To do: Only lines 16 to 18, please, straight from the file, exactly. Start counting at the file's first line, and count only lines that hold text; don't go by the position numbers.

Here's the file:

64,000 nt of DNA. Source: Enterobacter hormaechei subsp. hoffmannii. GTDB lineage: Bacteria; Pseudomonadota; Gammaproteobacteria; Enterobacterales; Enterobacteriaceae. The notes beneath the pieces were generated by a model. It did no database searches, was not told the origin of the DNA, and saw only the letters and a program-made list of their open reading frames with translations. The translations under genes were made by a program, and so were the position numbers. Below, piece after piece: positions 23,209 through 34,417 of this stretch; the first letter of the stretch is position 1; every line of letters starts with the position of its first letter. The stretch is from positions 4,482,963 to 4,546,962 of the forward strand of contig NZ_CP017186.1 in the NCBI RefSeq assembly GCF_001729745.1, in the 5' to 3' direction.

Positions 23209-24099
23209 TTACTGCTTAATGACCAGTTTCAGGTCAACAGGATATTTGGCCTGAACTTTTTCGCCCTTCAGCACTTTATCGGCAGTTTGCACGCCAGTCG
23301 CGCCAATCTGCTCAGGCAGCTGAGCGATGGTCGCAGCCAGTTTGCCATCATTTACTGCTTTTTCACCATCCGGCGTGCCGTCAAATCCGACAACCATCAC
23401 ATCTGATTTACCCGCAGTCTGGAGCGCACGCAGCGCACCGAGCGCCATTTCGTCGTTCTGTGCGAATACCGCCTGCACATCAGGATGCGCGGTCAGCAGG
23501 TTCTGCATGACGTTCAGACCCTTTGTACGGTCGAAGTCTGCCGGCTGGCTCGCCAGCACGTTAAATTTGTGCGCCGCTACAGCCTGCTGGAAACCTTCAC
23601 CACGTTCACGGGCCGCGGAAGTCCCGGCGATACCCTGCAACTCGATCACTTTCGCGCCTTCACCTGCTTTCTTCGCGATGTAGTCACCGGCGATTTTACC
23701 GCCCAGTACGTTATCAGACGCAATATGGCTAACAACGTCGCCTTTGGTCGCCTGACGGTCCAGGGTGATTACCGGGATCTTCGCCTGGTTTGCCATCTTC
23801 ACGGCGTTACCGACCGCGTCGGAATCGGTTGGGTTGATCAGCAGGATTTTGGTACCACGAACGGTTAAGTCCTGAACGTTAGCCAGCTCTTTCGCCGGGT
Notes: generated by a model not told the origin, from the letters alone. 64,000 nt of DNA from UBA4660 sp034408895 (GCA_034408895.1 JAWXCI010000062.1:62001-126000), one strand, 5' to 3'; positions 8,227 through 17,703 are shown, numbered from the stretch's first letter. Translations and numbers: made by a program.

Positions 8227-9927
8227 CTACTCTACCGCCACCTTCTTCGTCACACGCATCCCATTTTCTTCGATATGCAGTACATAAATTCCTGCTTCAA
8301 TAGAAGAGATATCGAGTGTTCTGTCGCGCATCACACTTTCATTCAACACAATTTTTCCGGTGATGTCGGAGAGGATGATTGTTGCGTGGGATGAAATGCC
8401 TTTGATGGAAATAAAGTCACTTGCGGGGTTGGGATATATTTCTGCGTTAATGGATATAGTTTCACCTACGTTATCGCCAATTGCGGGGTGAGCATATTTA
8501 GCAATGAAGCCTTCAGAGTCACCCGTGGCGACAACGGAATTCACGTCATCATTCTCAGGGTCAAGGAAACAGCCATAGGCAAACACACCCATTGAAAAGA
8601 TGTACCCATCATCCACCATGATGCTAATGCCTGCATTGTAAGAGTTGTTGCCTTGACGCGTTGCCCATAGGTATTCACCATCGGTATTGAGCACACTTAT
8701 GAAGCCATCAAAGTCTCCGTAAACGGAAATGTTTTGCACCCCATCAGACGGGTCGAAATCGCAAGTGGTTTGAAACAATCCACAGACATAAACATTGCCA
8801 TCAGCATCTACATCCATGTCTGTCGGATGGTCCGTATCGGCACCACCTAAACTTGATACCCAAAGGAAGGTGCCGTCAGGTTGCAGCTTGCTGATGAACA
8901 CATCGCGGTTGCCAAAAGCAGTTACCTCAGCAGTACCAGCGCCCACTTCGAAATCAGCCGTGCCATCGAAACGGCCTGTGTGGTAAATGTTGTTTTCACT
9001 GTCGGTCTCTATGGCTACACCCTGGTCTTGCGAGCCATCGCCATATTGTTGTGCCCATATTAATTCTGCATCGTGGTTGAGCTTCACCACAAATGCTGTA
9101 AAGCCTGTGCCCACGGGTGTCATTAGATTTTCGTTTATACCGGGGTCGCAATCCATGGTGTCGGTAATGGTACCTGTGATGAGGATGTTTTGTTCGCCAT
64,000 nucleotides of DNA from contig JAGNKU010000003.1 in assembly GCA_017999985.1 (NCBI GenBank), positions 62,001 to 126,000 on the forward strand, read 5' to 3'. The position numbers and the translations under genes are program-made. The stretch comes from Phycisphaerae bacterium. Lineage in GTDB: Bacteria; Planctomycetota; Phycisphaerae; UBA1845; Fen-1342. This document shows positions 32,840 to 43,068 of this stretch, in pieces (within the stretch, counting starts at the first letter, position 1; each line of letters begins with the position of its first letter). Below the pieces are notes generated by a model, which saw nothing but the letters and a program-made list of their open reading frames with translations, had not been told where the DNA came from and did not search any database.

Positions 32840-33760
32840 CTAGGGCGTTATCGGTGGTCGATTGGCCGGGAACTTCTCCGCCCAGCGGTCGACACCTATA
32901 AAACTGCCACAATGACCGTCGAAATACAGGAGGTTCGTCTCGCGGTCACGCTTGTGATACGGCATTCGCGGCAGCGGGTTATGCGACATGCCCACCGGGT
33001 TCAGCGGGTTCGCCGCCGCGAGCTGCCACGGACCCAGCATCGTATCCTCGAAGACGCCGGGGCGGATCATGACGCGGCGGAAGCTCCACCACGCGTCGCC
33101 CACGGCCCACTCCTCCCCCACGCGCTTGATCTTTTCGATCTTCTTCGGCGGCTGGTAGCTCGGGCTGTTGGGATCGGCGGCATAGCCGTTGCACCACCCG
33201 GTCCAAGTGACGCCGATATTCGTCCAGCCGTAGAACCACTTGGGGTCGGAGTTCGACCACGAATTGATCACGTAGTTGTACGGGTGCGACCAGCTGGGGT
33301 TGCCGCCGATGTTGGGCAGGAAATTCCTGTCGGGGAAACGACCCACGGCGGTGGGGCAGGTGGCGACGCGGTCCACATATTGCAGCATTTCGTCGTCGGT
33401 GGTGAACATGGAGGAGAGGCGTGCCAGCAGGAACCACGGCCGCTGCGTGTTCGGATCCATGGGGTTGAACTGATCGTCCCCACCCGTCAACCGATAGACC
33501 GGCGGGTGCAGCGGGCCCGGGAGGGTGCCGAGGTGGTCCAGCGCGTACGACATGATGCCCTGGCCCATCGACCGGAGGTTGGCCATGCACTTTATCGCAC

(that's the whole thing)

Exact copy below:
8601 TGTACCCATCATCCACCATGATGCTAATGCCTGCATTGTAAGAGTTGTTGCCTTGACGCGTTGCCCATAGGTATTCACCATCGGTATTGAGCACACTTAT
8701 GAAGCCATCAAAGTCTCCGTAAACGGAAATGTTTTGCACCCCATCAGACGGGTCGAAATCGCAAGTGGTTTGAAACAATCCACAGACATAAACATTGCCA
8801 TCAGCATCTACATCCATGTCTGTCGGATGGTCCGTATCGGCACCACCTAAACTTGATACCCAAAGGAAGGTGCCGTCAGGTTGCAGCTTGCTGATGAACA